The following is the opinion and analysis of the writer:
A mathematical formula can help determine the size of an epidemic. I hope I can show something of its charm, as well as its limitations.
Think of a researcher whose task is to find the proportion of residents that is infected with a certain disease.
One state has a population of 500,000. Take a random sample of 1,000 inhabitants. This is only a tiny part of the population, and the proportion in the sample who get the disease may differ from the proportion in the population. It could be, for instance, that the proportion in the population as a whole is 41%, while the proportion in a particular sample is 39%.
A mathematical calculation gives a number that represents the largest error that one is likely to encounter with a sample size of 1,000. This number is quite small, roughly 3%.
Sampling on a modest and inexpensive scale works to give a reasonable picture of the extent of the disease.
Another state has a population of 40 million. Again take a random sample of 1,000 inhabitants, an even tinier part of the population. The mathematical calculation again gives an error number. Here is a surprise: The number is the same, in the neighborhood of 3%. The size of the sample compared with the size of the population is unimportant. What is important is the sample size.
The mathematical formula that is used is not complicated. If n is the number in the sample, compute 1/n (one divided by n). Then use your calculator to take the square root. For example, if n is 1000, then 1/n is 0.001, and the square root of this is 0.0316, which is about 3%.
The formula is conservative: If the population proportion is close to zero or one, the errors tend to be smaller than the amount given by the formula. For a population proportion that is not close to zero or one, the formula gives essentially the right number.
Another example: If the sample size is 100, the formula gives the square root of 1/100, which is 1/10 or 10%. Say the (unknown) proportion in the population is 41%. It would be quite normal for the researcher to find a sample proportion of 47%. Another sample might have only 32%. Such estimates are rather far from the true 41%. A sample size of 100 is too small to make more accurate projections.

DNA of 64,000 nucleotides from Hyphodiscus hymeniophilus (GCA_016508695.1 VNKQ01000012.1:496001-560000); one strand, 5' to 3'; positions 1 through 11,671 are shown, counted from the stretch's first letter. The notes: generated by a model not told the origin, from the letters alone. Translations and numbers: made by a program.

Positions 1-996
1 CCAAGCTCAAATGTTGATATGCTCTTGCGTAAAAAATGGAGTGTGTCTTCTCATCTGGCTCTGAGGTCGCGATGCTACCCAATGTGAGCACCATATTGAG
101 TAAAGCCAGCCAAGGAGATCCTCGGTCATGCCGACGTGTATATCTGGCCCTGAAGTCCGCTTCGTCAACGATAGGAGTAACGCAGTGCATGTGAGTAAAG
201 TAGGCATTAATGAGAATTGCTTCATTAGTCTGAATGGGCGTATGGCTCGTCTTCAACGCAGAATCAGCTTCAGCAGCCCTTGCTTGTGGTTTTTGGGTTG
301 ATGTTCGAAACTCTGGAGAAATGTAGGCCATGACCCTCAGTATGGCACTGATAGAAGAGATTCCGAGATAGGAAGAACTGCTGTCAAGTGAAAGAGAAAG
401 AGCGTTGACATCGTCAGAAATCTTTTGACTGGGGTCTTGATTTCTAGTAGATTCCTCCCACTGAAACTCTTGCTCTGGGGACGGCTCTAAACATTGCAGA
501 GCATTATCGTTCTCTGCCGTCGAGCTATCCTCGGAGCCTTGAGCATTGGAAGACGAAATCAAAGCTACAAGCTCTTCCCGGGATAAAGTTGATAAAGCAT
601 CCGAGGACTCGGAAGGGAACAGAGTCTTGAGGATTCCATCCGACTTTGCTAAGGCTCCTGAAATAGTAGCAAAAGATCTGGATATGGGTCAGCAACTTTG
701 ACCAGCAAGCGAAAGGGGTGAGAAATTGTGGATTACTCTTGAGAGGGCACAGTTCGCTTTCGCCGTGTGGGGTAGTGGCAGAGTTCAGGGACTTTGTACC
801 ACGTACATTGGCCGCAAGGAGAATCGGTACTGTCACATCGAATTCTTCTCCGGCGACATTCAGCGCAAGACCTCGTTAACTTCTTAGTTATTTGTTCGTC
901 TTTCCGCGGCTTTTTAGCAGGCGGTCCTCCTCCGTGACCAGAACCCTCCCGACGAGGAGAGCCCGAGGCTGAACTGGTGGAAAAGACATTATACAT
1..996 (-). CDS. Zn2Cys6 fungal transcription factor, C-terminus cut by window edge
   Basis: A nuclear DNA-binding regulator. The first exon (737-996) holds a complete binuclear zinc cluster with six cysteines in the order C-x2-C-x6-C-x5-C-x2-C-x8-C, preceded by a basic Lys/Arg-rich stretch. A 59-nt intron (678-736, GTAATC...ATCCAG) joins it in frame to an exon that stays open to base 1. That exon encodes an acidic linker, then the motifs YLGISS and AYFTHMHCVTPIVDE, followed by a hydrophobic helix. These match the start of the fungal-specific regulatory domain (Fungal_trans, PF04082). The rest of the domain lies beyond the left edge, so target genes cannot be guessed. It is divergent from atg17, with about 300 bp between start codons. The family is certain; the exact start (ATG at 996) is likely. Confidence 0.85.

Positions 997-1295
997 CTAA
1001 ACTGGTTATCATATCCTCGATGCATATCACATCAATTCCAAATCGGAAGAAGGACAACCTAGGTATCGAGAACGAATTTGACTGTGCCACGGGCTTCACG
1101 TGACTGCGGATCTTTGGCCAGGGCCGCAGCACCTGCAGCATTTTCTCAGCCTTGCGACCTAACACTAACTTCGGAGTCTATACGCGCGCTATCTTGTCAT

The formula describes what happens with a random sample. An ideal random sampling procedure would list everyone in the population, use a random number generator to select a sample from the list, then locate and test each person from this sample. This ideal may be hard to achieve, but even imperfect sampling can give a useful picture of the real situation. Furthermore, sampling with sample sizes comparable to 1,000 is relatively inexpensive.
Information from a random sample is valuable, but it does not solve our current problem.
Beyond calibrating the magnitude of the problem, we need to identify and isolate individuals who carry the disease. It takes time for symptoms to appear, and people with the disease can spread it to many others before they are located.
So we must repeatedly test most of the population. This is much more expensive than sampling, and it might well exhaust the budget of an individual state.
The resources to do this are available on the federal level. A large-scale coordinated effort could suppress the epidemic and let us move on to more normal lives.
William Faris was a professor of mathematics at the University of Arizona from 1974 to 2011. Between 2014 and 2019, he spent three semesters as visiting professor at NYU Shanghai. He lives in Tucson.
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